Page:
New York Fashion Week: Come one, come all


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Step right up, fashion’s biannual show has begun and everyone is invited.

New York Fashion Week, which runs through Sept. 15, will feature hundreds of designers showing their spring-summer 2012 collections at Lincoln Center and other venues throughout the city, and cameos from a wide range of characters, from Kylie Jenner to Rico the Zombie to Zoe Saldana.

Brands are looking for new and different ways to get the attention of fashion’s elite, while also talking directly to consumers who have been drawn into the once insular fashion week in recent years through live-streaming runway show videos, up-to-the-minute Tweets and the Vogue-sponsored Fashion’s Night Out, a global smorgasbord of celebrity and designer-hosted shopping events on Thursday that are open to the public. (My NYC faves? Samuel L. Jackson and Angela Bassett at Armani, Daniel Radcliffe at Jeffrey New York, Tilda Swinton at Saks and Miss Piggy at Opening Ceremony!)


Nicola Formichetti, the stylist-editor whose canvas is Lady Gaga, and a designer in his own right at the helm of the newly revived Thierry Mugler brand, is opening Nicola’s, a pop-up shop in SoHo built to look like a mirrored prism, where he will sell limited-edition pieces from his collaborations with Mugler, Uniqlo and Haus of Gaga. He’s also partnered with video game producer CCP Games on a ‘virtual catwalk show’ featuring tout-tattooed model Rico the Zombie in clothes that users will be able to purchase for their characters to wear in the popular Eve Online video game. (It’s gotta be cheaper than a real-world Mugler.)

Fashion bloggers Bryan Boy, Susie Bubbles and Pelayo Diaz will be curating a fashion show for the every-model, to be shown on Coca Cola’s six-story Times Square billboard on Sept. 15. The Diet Coke-sponsored project will showcase street-style looks chosen by the bloggers from submissions posted on Facebook (, as well as photos they shoot on Fashion’s Night Out.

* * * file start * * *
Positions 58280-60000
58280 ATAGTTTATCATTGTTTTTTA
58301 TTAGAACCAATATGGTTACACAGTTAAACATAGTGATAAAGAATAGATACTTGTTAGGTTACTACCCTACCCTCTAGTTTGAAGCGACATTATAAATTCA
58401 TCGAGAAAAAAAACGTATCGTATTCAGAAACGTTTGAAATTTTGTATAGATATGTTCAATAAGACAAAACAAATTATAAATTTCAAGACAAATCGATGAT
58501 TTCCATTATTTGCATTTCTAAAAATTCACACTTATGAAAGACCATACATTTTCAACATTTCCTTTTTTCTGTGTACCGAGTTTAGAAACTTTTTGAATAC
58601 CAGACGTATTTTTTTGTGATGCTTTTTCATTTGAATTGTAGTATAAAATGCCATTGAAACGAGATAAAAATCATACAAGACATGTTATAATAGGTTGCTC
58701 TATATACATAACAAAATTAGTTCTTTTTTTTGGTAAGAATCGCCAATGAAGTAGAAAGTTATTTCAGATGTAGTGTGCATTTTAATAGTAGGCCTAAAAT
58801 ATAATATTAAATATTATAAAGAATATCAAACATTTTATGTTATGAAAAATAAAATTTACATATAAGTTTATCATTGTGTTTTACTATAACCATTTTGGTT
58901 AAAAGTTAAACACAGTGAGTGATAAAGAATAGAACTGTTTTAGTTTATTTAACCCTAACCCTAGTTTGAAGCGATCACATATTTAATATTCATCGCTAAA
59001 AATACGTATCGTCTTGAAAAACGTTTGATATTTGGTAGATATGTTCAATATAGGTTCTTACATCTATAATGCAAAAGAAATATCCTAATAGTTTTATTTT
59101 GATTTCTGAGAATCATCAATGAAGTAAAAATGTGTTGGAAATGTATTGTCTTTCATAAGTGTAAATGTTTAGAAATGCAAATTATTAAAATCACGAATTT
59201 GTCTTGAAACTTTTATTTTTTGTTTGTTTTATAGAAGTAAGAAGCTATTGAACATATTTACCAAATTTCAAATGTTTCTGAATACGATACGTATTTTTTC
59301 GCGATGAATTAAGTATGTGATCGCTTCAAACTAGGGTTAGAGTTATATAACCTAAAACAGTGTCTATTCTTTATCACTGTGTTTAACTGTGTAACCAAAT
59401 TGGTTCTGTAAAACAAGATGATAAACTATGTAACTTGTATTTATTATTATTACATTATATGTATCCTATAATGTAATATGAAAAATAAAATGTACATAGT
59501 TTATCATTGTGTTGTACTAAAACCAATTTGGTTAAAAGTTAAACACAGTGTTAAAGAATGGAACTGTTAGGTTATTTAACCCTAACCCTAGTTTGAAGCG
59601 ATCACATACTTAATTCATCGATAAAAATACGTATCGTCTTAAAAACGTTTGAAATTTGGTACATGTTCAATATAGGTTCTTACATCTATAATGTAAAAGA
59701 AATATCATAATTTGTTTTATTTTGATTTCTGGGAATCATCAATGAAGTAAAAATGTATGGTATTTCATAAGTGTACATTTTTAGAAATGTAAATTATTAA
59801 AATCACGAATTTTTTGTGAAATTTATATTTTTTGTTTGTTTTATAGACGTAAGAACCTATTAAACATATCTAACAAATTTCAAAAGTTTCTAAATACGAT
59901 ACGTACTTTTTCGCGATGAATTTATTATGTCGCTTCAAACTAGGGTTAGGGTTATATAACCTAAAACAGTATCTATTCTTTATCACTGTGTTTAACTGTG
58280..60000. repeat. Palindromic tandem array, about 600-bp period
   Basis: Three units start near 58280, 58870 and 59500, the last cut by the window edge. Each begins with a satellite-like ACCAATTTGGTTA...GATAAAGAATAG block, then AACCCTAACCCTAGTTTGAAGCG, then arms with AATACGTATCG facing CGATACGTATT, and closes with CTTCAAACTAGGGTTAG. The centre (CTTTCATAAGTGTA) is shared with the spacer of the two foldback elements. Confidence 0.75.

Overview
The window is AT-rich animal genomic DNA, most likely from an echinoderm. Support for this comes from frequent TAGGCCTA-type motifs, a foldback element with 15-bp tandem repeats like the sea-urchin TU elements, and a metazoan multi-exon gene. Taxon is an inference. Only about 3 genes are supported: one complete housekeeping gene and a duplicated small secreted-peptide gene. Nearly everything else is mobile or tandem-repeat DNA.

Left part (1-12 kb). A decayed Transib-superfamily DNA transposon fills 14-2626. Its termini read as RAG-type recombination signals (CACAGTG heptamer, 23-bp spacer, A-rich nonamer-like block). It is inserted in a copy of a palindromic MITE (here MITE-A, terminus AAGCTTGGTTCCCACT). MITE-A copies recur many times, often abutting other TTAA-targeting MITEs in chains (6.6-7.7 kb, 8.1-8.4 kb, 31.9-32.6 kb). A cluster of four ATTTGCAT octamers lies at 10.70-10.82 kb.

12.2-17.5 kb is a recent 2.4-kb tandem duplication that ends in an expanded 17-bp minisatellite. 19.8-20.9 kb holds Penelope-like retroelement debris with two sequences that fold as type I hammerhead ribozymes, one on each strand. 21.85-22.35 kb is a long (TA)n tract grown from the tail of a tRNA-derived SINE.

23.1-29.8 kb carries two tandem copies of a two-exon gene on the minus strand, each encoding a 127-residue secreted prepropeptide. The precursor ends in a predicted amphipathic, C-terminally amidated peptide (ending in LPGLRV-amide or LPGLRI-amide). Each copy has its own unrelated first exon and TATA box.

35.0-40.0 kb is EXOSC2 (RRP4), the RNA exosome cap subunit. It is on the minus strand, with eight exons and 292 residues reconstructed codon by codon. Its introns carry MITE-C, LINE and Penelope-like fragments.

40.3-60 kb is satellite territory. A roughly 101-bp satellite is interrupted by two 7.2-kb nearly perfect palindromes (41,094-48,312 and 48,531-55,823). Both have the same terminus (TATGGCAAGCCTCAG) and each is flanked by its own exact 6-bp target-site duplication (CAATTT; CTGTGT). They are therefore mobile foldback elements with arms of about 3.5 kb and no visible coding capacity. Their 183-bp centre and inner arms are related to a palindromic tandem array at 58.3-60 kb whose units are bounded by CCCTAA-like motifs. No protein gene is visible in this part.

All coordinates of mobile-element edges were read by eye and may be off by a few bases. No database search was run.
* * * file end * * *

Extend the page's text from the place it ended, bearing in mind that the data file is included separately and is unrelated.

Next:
Catherine Malandrino is having a ready-to-buy fashion show, meaning that all the looks shown on the runway will be available to purchase on the spot, and Vivienne Tam is launching a new line of yoga wear with a ‘live sculpture garden’ at Lincoln Center made up of 20 female yogis. (No doubt, the commuter crowd will be encouraged to join in.)

Meanwhile, celebrities aren’t merely sitting on the sidelines anymore. Rather than lending their cachet to designers by sitting in the front row of a fashion show, they are commanding fees to appear at Fashion’s Night Out events where they can interact with fans. Other celebrities are using Fashion Week as a platform to promote their personal brands. Kylie Jenner (next in the line of ka-ching Kardashians) will be modeling in Avril Lavigne’s Abbey Dawn runway show. Victoria Beckham, Rachel Zoe, Mary Kate and Ashley Olsen, Gwen Stefani and Daisy Fuentes will also show their fashion collections, but sans Kardashians.

And Zoe Saldana is positioning herself as a different kind of fashion mogul. She and co-founder Keith Britton will be toasting their online venture My Fashion Database (, which seems to want to be the of the fashion industry, with the added feature of shopping. (Users can browse ad campaigns of their favorite brands, for example, and shop the looks.)

Off the official schedule, fashion is seeping into pop culture. Vanity Fair is hosting the ‘Fashion in Film’ series at the Museum of Arts and Design; the Bard Graduate Center is opening an exhibition of hats curated by milliner Stephen Jones; and the Museum at the Fashion Institute of Design and Merchandising will be previewing a show exploring heiress Daphne Guinness’ eclectic style.


Throughout the week, there are fashion shows to celebrate military veteran and Korean, Argentine, African and eco-friendly designers. And somewhere in between, presumably we’ll all stop and remember the 10th anniversary of sept. 11, which falls smack in the middle of NYFW, just as it did then, when I was sent off reporting a very different story.

And for those who just can’t fathom seeing, much less buying, fashion in these bleak economic times, Ventura, Calif.-based Patagonia and EBay have chosen the occasion of New York Fashion Week to announce the Common Threads Initiative, which challenges people not to consume.

“The Common Threads Initiative addresses a significant part of today’s environmental problem -- the footprint of our stuff,” Yvon Chouinard, founder of the famously eco-conscious Patagonia outdoor clothing brand, said in a statement. “This program first asks customers to not buy something if they don’t need it. If they do need it, we ask that they buy what will last a long time -- and to repair what breaks, reuse or resell whatever they don’t wear any more. And, finally, recycle whatever’s truly worn out.’

List a used Patagonia product on EBay and you will be asked to take a pledge and become a Common Threads Initiative partner. Then your listing will be eligible for inclusion in the Common Threads Initiative storefront on EBay and on Patagonia will not receive any of the profits associated with the storefront.

Think of it as fashion for the Goodwill generation.


Fashion’s Night Out 2011: Finding fun far afield

Paris Fashion Week: At Mugler, Lady Gaga steals the show


-- Booth Moore